family background / Erica is a fourth-generation farmer with a degree in criminal justice and sits on the Blue Star Growers board of directors. Erica is the daughter of Vince and Lesa Bland.

grower/Dryden, Washington
business/Cozy Cove Orchard

How did you get your start?
It was fun growing up being part of the farm, and I’ll never forget the times when our crews would get together after harvest and play dominoes.

Some have been working with us since the 1980s. Having those returning crew members is like having extended aunts and uncles — it’s an incredible thing.

Most of my training is from my family on the farm. Nearly everyone worked in the orchard. It’s just a normal thing learning hands-on.

Did you plan to return to the farm?
When I went to school, my parents told me to work for someone else and learn other things. I always knew I’d come back to farming — I just didn’t know when.

When grandpa passed away, it just sort of happened for me and I decided to farm full time. Every year, I learn new things on the farm.

However, now that I’m sitting on the Blue Star Growers board of directors, I’m learning from other growers, from people who aren’t even at my warehouse. I’m learning from sales and learning from marketing trips.

What were the first lessons once you returned?
I learned quickly that owning and running your own place means that you’re paying for it. When you are working for family, you may see that packouts weren’t as good one year or the pruning work wasn’t as heavy as you should have done.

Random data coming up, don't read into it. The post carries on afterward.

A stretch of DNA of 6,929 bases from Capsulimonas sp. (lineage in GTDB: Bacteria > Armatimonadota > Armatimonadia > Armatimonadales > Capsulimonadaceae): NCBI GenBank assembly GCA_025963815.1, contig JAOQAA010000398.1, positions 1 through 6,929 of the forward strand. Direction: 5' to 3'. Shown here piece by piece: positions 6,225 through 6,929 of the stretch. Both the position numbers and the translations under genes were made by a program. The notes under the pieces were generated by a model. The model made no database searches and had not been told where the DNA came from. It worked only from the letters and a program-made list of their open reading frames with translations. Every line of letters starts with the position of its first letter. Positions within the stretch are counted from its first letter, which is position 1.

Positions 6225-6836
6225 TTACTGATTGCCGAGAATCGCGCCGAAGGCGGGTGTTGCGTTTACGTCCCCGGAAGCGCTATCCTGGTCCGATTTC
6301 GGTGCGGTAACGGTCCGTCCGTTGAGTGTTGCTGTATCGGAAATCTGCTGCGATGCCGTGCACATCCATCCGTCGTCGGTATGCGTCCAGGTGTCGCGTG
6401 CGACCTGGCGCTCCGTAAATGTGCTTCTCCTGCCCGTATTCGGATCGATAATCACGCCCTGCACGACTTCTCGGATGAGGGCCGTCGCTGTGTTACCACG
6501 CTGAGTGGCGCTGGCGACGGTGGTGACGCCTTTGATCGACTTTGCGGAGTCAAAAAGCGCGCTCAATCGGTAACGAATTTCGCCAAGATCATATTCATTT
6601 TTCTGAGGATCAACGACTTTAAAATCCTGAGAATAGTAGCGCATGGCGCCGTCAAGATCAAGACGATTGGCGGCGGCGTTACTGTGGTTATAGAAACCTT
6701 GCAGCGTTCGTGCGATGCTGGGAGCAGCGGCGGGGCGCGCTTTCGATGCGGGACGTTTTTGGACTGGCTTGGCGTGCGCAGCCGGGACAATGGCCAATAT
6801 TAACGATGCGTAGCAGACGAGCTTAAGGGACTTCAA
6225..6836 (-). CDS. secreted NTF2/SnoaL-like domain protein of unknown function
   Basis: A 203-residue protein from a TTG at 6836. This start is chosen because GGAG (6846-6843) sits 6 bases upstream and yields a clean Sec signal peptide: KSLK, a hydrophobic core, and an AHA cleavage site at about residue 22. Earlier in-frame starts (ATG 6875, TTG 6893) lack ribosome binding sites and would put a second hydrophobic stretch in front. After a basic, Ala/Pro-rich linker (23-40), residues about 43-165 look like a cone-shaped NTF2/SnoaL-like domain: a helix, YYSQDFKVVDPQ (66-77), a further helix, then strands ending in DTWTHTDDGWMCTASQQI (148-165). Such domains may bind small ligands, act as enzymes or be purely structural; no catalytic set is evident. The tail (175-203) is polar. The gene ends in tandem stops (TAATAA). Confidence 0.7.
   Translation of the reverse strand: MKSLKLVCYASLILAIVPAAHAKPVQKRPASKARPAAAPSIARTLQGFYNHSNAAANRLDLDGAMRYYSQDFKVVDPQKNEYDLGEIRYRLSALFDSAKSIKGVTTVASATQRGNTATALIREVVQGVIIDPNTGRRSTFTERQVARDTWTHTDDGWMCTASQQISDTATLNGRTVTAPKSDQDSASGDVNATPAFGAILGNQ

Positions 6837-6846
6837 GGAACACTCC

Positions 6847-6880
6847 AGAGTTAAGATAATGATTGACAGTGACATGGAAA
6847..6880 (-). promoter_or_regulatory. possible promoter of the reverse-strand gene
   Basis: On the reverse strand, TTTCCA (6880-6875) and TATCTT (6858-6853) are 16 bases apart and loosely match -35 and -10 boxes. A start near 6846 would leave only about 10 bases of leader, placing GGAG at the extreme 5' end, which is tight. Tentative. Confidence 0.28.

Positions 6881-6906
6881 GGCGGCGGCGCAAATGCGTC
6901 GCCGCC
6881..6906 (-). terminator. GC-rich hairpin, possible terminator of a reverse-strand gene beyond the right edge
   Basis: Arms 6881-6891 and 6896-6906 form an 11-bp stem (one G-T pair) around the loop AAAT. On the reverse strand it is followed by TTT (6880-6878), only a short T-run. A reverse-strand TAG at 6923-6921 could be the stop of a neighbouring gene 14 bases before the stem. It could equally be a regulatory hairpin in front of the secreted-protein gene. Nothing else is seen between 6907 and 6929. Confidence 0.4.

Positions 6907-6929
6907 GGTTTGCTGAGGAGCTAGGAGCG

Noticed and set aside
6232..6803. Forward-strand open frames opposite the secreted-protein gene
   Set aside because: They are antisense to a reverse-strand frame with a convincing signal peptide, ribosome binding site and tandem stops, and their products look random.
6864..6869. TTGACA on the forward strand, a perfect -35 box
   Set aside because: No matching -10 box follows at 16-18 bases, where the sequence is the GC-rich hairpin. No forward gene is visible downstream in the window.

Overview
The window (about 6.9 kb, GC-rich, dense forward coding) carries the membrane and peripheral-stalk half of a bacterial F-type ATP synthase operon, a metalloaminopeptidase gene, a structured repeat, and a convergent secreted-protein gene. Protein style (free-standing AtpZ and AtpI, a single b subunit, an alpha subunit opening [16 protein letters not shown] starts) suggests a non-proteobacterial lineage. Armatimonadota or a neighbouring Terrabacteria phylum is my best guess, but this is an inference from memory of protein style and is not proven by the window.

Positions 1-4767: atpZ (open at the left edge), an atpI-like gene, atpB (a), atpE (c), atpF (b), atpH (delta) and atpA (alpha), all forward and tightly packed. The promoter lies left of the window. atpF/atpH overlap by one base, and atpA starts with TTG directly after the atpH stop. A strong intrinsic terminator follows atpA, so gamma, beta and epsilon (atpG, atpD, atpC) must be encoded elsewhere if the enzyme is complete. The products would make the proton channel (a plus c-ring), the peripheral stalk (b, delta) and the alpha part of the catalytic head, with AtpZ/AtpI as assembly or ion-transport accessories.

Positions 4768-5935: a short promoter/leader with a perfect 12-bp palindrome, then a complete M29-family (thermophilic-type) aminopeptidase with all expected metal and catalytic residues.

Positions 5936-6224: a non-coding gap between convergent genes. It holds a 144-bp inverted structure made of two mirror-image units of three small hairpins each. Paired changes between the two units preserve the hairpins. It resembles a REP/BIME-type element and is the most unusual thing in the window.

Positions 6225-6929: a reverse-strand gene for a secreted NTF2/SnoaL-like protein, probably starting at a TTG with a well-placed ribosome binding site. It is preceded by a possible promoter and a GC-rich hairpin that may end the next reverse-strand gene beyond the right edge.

When you’re running your own farm, you realize that you are responsible for making those changes the next year. Especially when you see your difficulties shine through that affect your pocketbook, rather than just being the kid on the farm that gets to drive the tractors and do odd jobs. Those lessons are real.

What else are you learning?
My mom, being an accountant, has done all of our bookwork. It’s been a huge advantage to have her teach me how to manage your money with orcharding.

You don’t know if you’re going to make money that year, but you have to put money into that crop. I think I’m 10 steps ahead having her experience living in the house right next to me.

What’s challenged you the most?
One of my biggest challenges in the past couple of years has been joining the warehouse board of directors and trying to make the right decisions for all of the packing house’s growers.

It’s not just my family anymore. Everyone’s counting on us to make decisions, and it’s stressful. At home, it’s my stomping grounds where I know what I can do, but working with the warehouse has pushed me to break out of my box.

Why step out of the farm and into leadership roles?
Most of the Wenatchee Valley growers are pretty tight-knit. We all want to grow good fruit. We want a good price, but the past four years or so it’s been a real struggle for growers. We haven’t been making much money, and our costs continue to go up. I know our family has talked over several dinners, trying to figure out what we can do. We have to promote ourselves and step out there.

Because of that, I’m doing more marketing, doing “meet the grower” events with customers to share what happens on the farm and show people our crops come from a family-run farm — not big corporations. We’re just trying to make a living and continue this legacy, because we don’t want to see it die.

What advice do you have for young growers?
There are ways for young growers to learn how to grow good fruit, but I think what they’ll struggle with is learning about real costs and labor. Unfortunately, those aren’t things you can learn in school.

Even with programs to help someone start a farm, can they actually afford to run it? Young growers need to prioritize taking care of their crews. If you find some good people, you need to keep them around. All of ours are like family.

Another thing: I never would have known that pears would take me beyond my farm. I didn’t expect to be part of a national marketing campaign, to travel and give farm tours, podcasts and interviews — it’s all been incredible.

If this is what we need to do to promote our love of pears, then we’ll do what we can so others can love them too.

—TJ Mullinax